ESSPD Webinar: Understanding interpersonal dysfunctions in Personality Disorders through Social Cognition

Monday 8. April at 17:00 - Friday 19. April at 18:30 CEST

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In the recent Webinar hosted in January 2024 by the ESSPD, Christopher Hopwood illustrated how the most distinctive and clinically important feature of personality disorders (PD) is the difficulty to establish and maintain supportive social networks because of core interpersonal difficulties.

He therefore argued that PD would be better qualified by the term “interpersonal disorders”: “individuals with PD have difficulties establishing and maintaining functional mental models of self and other and attendant difficulties establishing and maintaining adaptive and functional social relationships”.

The view of the primary role of interpersonal dysfunction in driving PD pathology is consistent DSM-5 Alternative Model for PD, which states that PD are characterized by impairment in the Self and Interpersonal Domains and that evaluating the level of functioning across these domains is central to make any PD diagnosis. Focusing on interpersonal dysfunction is also timely for clinical practice: research has demonstrated that psychosocial dysfunction represents an enduring and difficult to treat aspect of Personality Disorders (PD) psychopathology, which does not seem to be significantly affected by symptomatic improvement over time and existing empirically supported psychotherapies.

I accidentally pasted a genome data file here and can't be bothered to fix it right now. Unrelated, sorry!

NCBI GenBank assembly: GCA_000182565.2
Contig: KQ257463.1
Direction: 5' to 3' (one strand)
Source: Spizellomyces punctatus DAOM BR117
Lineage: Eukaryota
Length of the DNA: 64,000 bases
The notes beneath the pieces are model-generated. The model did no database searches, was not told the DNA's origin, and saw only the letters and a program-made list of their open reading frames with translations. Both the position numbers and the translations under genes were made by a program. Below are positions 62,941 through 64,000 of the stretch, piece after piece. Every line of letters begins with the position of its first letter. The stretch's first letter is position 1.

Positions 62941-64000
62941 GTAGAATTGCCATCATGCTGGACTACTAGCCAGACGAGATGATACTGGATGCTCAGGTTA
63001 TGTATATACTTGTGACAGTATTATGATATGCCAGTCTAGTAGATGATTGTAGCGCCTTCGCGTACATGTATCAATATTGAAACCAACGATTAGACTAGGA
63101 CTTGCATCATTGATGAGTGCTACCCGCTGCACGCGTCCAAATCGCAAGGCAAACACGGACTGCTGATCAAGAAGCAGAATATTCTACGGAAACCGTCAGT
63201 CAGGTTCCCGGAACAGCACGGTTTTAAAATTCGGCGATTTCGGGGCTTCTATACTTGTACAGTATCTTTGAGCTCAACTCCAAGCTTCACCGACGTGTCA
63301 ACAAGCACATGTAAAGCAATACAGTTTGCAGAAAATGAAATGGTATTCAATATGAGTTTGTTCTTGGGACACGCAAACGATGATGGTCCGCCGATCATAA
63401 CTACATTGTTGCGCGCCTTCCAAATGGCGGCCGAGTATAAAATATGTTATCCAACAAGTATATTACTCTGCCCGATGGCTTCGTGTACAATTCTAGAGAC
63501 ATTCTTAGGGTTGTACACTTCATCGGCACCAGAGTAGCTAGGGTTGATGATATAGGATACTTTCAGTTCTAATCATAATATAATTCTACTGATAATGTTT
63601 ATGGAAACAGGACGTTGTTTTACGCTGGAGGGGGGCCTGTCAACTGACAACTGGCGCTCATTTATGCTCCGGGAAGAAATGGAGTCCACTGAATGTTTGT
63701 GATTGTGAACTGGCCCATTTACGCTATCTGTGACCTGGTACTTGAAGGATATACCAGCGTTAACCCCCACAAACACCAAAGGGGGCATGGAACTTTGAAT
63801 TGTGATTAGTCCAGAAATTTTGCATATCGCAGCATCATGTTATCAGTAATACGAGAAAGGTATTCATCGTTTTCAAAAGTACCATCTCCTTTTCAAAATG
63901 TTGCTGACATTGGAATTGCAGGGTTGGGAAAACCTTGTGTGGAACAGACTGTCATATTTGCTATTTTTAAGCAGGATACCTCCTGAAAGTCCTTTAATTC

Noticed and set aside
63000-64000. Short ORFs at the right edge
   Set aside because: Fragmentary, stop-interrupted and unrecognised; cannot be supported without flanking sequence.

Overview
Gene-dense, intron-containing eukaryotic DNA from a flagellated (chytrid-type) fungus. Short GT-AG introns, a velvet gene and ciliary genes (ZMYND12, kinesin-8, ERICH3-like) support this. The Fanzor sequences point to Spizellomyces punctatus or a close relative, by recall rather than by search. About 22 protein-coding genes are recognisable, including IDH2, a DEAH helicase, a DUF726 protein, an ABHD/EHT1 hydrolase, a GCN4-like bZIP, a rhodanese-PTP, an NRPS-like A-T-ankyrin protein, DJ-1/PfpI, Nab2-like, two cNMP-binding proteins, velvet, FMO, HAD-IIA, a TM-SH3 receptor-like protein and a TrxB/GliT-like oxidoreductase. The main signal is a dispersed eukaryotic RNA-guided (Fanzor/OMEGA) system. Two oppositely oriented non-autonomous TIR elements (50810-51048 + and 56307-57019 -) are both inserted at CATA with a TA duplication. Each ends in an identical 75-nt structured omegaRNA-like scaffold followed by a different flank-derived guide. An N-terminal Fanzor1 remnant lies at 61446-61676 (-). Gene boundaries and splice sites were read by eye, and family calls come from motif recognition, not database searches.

Within this context, the present Webinar of the ESSPD Section of Social Cognition and Interpersonal functioning in PD aims to provide some perspectives about the potential social-cognitive mechanisms underlying PD patient’s views of self and others. The founders of the Section will focus on three diverse domains of social cognition relevant for understanding PD patients’ interpersonal difficulties.

Stefanie Lis will address the question how social cognition is conceptualized and why it might be an important domain of functioning to inform clinical work. Chiara De Panfilis will address the implications of the rejection sensitivity dynamics for PD. Finally, Zsolt Unoka will talk about the “ego-centric” social network of patients with borderline personality disorder.

Overall, this webinar will discuss how PD patients’ unique ways of perceiving, interpreting, and responding to the intentions, attitudes and behaviours of the others may shape their interpersonal dysfunction and thus may represent potential foci of clinical attention and intervention.

Chiara de Panfilis, MD
Zsolt Unoka, MD
Stefanie Lis, PhD